Montrésor ~ sure, ‘tis a little bit of Poland in the Touraine


Montrésor village is on the river Indrois and is about 20 km east of Loches. It is the smallest commune of the Touraine covering  an area less than one square kilometer.

The people of Montrésor are called Montrésoriens and Montrésoriennes and in 2008 their commune was awarded the distinction of being one of France’s   “Most Beautiful Villages” (Les plus beaux villages de France). It is one of only 151 villages in France to have this award.

This small village has an elegant 15th Century Renaissance Chateau, with some original 11th Century fortress works. For what it’s worth, it is said to be Mick Jagger‘s favourite Chateau in the Loire.  Now this is quite interesting as the people of the Touraine seem crazy for The Rolling Stones! Most weekends at my local bar, The Union Bar in Paulmy, there are blues-rock bands who do excellent concerts and their material draws heavily on early Stones’ releases.  There is one particular local band, The Fortune Tellers, whose lead singer is, I genuinely believe, Mick Jagger himself.

There is a very old local tale  associated with the village of Montrésor it goes something like this….. Montrésor got its name from a mysterious event concerning the  5th Century Frankish king, Gontran, the grandson of Clovis. Gontran is said to have fallen asleep beside the river Indrois. When he awoke he was told by a servant that he’d seen a golden lizard disappear into the nearby undergrowth. After searching the surrounding area a treasure trove was found! Hence the village name “My Tresure”.

The official derivation of the village name is far less interesting: Montrésor was formerly the Treasurer of the Chapter of the Cathedral of Tours. As a result it was named “Mons Thesauri” and later “Monthésour” and eventually Montrésor. Which story do you prefer?

Montrésor was originally attached to the Beaumont-Village parish, but it became an independent parish in 1700. It has a newly renovated gothic church (built 1519-41) and an amazing medieval covered market. But, most importantly from my point of view, the village patisserie  sells the best macaroons in France – and that’s official!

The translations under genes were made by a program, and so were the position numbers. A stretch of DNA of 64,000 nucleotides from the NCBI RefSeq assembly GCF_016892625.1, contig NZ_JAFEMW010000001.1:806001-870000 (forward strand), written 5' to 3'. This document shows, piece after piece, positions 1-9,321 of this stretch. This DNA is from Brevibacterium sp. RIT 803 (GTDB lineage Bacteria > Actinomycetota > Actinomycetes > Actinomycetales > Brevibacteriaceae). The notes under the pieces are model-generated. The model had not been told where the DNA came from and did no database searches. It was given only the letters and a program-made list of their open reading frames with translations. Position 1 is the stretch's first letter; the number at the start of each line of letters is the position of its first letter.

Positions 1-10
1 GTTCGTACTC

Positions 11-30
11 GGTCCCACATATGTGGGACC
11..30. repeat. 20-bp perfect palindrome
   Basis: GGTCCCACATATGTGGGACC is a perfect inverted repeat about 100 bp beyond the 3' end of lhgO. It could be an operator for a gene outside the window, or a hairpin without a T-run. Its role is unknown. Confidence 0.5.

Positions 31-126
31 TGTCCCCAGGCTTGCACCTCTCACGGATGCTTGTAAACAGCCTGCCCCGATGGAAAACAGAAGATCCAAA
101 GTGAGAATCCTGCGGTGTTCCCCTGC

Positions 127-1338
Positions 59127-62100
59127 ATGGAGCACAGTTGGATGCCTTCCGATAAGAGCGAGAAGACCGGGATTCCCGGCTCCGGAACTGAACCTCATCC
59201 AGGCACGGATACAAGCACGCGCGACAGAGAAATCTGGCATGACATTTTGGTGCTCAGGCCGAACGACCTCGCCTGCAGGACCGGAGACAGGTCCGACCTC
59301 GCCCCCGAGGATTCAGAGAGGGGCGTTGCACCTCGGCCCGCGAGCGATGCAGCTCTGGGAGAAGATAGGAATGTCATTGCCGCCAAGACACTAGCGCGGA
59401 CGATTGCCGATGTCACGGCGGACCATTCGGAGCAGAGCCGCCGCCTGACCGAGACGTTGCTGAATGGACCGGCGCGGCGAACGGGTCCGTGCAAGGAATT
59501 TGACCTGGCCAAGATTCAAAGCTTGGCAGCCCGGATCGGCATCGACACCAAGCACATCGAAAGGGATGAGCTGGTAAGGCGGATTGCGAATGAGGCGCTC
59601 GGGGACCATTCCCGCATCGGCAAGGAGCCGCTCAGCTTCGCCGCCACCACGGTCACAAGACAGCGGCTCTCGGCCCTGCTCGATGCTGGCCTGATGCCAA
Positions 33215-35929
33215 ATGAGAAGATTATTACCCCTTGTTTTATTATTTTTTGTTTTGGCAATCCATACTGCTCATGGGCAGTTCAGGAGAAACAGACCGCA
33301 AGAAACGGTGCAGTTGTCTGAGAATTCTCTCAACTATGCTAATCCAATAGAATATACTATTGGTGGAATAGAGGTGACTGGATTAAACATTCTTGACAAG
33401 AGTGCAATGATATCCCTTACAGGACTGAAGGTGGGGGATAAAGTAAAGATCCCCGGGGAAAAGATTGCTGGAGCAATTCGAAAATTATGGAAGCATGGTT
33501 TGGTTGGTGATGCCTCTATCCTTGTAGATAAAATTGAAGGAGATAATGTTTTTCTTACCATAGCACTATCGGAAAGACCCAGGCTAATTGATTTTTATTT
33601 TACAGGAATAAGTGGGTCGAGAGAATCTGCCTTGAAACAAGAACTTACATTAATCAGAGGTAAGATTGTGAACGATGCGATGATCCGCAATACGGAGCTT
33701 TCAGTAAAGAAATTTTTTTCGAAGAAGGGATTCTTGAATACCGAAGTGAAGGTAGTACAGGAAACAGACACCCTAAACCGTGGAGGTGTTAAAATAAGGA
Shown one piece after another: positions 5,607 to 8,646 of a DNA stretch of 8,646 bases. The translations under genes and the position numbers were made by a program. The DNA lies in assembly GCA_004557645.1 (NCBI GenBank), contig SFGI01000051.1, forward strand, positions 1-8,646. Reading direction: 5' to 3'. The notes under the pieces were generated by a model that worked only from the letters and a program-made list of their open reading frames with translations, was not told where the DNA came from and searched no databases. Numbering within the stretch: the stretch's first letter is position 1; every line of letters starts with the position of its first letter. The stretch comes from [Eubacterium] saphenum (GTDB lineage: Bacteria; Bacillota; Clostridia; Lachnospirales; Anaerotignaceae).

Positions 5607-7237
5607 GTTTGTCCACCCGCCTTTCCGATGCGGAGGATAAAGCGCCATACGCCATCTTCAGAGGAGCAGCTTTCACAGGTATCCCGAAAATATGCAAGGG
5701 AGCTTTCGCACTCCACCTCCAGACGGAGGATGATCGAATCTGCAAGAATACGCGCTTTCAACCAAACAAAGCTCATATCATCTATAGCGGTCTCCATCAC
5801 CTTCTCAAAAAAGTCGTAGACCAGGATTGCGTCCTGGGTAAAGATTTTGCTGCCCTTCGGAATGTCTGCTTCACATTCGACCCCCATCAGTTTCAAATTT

Its village lavoir (communal washing place) on the river Indrois is well worth a visit. It is located at the end of a cul-de-sac, the Impasse de l’Huissette (the little door). There is a lizard motif on the ground a reference to the tale of King Gontran.

On Friday and Saturday evenings during  the months of July and August the village holds its annual Nuits Solaire and is well worth a visit; with music and light shows along the banks of the Indrois (some images are included in the slideshow below).

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I’ve visited a great number of excellent official and unofficial websites which give potted histories of the Chateau of Montrésor and you can read some of these by clicking on the links at the end of this blog. Generally though, they each start from the 11th Century, mention its transference to the control of the Plantagenets, the castle being sold to Henri de Bourdeilles in 1621 and then, at the end of the 17th century, to Paul de Beauvilliers in whose family’s ownership it remained until 1831. It’s curious that the period of the French Revolution (starting in 1789) is not mentioned. What was the relationship between the local population and the de Beauvilliers? So, come on all you lively Montrésoriens and sprightly Montrésoriennes, let the world know. What happened in your village during one of Europe’s most important social upheavals. I look forward to hearing from you all.

So what, you may ask is the Polish connection with Montrésor? Well, in 1849 Xavier Branicki become the owner of the Montrésor Chateau along with over 2,000 hectares of surrounding land. Xavier was a Polish officer who had accompanied Napoleon during the Crimean War.  He was also a politician and financier and circa 1858 was involved in the creation of the bank, Crédit Commercial de France. He was the lord of the Manor of Montrésor and was its mayor between 1860 – 1870. Today the Chateau still belongs to the descendants of Count Branicki and, if you ever visit Montrésor, do look out for the winding street named after him.

End-note: is the Polish High Chamberlain, Xavier Branicki, referred to in the 18th Century love scandal in Casanova’s Adventures in Warsaw (pp357 onwards), the predecessor of  the one who bought the Chateau of Montrésor in 1849? Click here to read the text.

For further information on the Polish population in the Touraine just click here
 
Want to find out more about Montrésor? Do visit:
www.experienceloire.com/montresor.htm
www.chateaudemontresor.fr/
www.37-online.net/gb/castles/Montrésor_gb.php
www.tourisme-valdindrois-montresor.com/index.php?page=communes&id_commune=1
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About Jim McNeill

I am a blogger on 'The Social History of the Touraine region of France (37)' and also 'The Colonial History of Pennsylvania and the life & Family of William Penn'. I am a Director of Fresh Ground Group Ltd.
This entry was posted in Medieval history, Montresor, Places, Polish population and tagged , , , , , , , , , , , , , , , , , . Bookmark the permalink.

3 Responses to Montrésor ~ sure, ‘tis a little bit of Poland in the Touraine

  1. Pingback: Montressor, most beautiful village of the Touraine ~ Hall of Carders | Social history in the Touraine ~ Central France

  2. Pingback: The Polish population in France and the Touraine (1800-2000) | Social history in the Touraine ~ Central France

  3. Pingback: Domaine de Navas | Social history in the Touraine ~ Central |France

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